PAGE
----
Among conferences new this year at the Biomedical Optics Symposium (BiOS, to be held February 2–7, 2013, in San Francisco, CA) are one on optogenetics and hybrid-optical control of cells. The conference will begin Saturday and Sunday with keynote addresses by Karl Deisseroth of Stanford University and Ernst Bamberg of Max-Planck-Institut für Biophysik, respectively. Deisseroth will review development and application of optogenetics (see "Optogenetics studies show that different stressors induce depression in distinct ways," p. 6), while Bamberg will discuss light-gated ion channels and pumps as optogenetic tools in neuro- and cell biology.
Bamberg will also present on this topic at the popular Saturday evening BiOS Hot Topics plenary event. Other speakers are Ben Potsaid of the Massachusetts Institute of Technology (MIT) on technology to enable ultrahigh-speed optical coherence tomography (OCT); Dan Oron of Israel's Weizmann Institute on patterned multiphoton photoactivation in scattering tissue; and Jonathan Sorger of Intuitive Surgical, Inc., on clinical requirements for optical imaging in medical robotics. Also, Bernard Choi of the Beckman Laser Institute will speak on camera-based functional imaging of tissue hemodynamics; and Mathias Fink of Institute ESPCI in France will discuss a multiwave approach to elasticity imaging for cancer detection. Joe Culver of Washington University in St. Louis is sure to fascinate the audience with his talk on functional optical imaging of the brain, while Vladimir Zharov of the University of Arkansas for Medical Sciences will give an update on photoacoustic flow cytometry of circulating blood.
The two BiOS co-chairs—OCT pioneer James Fujimoto of MIT and R. Rox Anderson of Massachusetts General Hospital and the Harvard School of Medicine—will kick off the Hot Topics session. This year will be a bit different, as the program will include presentation of the SPIE Britton Chance Biomedical Optics Award to Dr. Fujimoto. The award recognizes his research in OCT and its development as a clinical tool. According to Stephen A. Boppart, University of Illinois at Urbana-Champaign, "Few researchers in the world today have had such a profound impact as a result of their technological work that has literally changed our field, changed the way we practice medicine, and directly improved the lives of perhaps hundreds of thousands of patients."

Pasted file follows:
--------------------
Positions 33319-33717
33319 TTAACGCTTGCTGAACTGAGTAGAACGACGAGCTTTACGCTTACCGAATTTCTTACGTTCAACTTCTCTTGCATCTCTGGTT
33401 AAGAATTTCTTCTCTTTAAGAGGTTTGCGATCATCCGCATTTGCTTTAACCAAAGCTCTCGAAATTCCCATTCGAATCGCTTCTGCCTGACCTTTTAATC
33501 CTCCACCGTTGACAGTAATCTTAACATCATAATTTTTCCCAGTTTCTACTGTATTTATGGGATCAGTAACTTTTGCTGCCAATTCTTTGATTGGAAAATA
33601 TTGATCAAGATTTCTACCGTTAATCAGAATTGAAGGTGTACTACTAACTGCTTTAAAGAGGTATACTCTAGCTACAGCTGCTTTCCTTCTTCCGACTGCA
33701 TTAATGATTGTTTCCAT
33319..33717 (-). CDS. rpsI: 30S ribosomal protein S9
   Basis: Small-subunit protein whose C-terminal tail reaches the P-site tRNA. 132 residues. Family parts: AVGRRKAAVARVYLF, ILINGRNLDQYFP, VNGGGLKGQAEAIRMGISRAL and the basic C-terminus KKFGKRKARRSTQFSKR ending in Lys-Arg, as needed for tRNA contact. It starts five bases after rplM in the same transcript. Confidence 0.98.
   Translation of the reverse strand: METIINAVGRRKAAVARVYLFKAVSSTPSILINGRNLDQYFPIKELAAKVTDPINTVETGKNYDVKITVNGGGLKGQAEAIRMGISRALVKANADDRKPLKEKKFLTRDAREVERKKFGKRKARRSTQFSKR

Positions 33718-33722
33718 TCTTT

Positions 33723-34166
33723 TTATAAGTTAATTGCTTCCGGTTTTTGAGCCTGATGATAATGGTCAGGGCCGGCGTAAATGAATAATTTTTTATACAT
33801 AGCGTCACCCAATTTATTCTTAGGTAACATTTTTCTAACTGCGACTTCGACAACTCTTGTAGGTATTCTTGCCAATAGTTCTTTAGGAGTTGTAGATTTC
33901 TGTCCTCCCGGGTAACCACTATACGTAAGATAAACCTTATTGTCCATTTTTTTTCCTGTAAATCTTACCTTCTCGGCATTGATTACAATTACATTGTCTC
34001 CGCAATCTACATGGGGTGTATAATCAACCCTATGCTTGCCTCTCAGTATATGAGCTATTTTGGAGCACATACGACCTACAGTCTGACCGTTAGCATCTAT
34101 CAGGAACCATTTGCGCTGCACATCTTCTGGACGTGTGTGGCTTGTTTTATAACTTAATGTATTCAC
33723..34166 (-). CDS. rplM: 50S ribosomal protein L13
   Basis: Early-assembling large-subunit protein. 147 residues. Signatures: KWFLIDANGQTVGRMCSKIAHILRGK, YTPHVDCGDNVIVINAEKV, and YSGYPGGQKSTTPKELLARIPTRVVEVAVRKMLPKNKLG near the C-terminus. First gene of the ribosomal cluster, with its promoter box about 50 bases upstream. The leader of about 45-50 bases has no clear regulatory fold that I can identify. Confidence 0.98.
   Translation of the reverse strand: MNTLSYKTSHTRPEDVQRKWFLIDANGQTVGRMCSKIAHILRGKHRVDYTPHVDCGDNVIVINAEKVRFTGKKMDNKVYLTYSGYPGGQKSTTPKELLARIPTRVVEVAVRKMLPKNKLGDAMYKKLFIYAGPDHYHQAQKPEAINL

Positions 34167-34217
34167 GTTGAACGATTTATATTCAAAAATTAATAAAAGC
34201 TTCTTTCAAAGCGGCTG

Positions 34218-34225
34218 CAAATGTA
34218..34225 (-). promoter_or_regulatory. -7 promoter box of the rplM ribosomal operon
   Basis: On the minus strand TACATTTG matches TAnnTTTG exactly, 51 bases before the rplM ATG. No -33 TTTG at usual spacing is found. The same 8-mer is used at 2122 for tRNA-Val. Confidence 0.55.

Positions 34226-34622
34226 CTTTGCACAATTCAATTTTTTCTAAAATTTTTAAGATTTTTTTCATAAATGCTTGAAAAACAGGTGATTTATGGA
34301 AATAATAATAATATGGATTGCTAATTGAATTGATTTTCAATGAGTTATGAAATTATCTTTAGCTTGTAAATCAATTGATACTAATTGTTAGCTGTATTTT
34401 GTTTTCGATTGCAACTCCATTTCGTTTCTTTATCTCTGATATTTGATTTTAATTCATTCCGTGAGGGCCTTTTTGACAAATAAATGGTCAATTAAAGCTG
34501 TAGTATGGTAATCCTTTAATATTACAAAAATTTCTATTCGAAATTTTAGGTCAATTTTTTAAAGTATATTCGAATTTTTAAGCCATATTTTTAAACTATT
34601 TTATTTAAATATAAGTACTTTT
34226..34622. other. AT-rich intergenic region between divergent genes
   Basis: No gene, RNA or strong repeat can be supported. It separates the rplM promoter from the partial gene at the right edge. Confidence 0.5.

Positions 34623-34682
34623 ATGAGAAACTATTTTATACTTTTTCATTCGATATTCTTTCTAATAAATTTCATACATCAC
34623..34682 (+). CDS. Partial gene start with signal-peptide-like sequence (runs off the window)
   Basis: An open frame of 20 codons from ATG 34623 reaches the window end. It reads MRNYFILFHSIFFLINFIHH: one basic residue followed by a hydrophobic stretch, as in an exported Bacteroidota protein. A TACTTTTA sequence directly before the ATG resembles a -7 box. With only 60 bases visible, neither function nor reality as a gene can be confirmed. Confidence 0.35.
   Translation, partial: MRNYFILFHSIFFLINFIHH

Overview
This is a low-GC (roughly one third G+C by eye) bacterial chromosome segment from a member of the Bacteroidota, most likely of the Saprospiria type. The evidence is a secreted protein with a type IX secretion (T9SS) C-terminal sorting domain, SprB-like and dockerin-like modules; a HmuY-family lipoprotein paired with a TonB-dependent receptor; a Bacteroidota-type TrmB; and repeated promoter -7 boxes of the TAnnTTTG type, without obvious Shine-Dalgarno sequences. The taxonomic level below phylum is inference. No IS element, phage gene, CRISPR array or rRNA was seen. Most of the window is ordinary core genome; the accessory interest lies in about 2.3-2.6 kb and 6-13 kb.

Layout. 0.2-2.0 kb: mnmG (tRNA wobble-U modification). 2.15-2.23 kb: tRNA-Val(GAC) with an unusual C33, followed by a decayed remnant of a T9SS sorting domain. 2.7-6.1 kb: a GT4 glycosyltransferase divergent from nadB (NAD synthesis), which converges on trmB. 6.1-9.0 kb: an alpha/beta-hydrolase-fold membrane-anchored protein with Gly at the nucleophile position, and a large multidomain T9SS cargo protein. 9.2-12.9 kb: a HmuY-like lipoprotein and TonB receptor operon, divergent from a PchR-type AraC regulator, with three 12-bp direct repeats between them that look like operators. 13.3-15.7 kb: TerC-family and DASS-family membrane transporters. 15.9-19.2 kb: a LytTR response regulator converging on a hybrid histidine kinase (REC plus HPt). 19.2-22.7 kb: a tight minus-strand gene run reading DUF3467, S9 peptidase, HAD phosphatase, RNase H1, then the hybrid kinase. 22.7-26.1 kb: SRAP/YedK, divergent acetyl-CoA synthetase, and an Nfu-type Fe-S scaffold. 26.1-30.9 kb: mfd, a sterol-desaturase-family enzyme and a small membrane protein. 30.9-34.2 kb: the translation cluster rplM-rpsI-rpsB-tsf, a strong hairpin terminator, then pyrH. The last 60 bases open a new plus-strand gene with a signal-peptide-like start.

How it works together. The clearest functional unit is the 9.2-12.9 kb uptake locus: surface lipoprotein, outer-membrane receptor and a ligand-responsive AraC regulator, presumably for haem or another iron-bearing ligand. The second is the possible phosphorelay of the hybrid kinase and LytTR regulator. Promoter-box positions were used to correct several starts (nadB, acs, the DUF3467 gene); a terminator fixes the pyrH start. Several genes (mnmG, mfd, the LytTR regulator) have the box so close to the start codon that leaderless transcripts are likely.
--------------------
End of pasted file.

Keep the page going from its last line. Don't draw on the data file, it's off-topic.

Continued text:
Another award, this one being presented for the first time, is the Biophotonics Technology Innovator Award, which SPIE plans to issue annually to recognize achievements showing strong promise for great impact. The award will go to UCLA's Aydogan Ozcan, who "stands out as truly exceptional with regards to clear-sightedness in research, ingenuity of approach, effectiveness in completion of the research projects, and publication record," according to Bahram Jalali, Northrop Grumman Endowed Chair and Professor, UCLA.
BioOptics World offers its congratulations to the award winners, and invites you to visit our booth (#8824). We'd love to hear what's on your mind, and we look forward to all the excitement on tap at BiOS. See you there!
Editor in Chief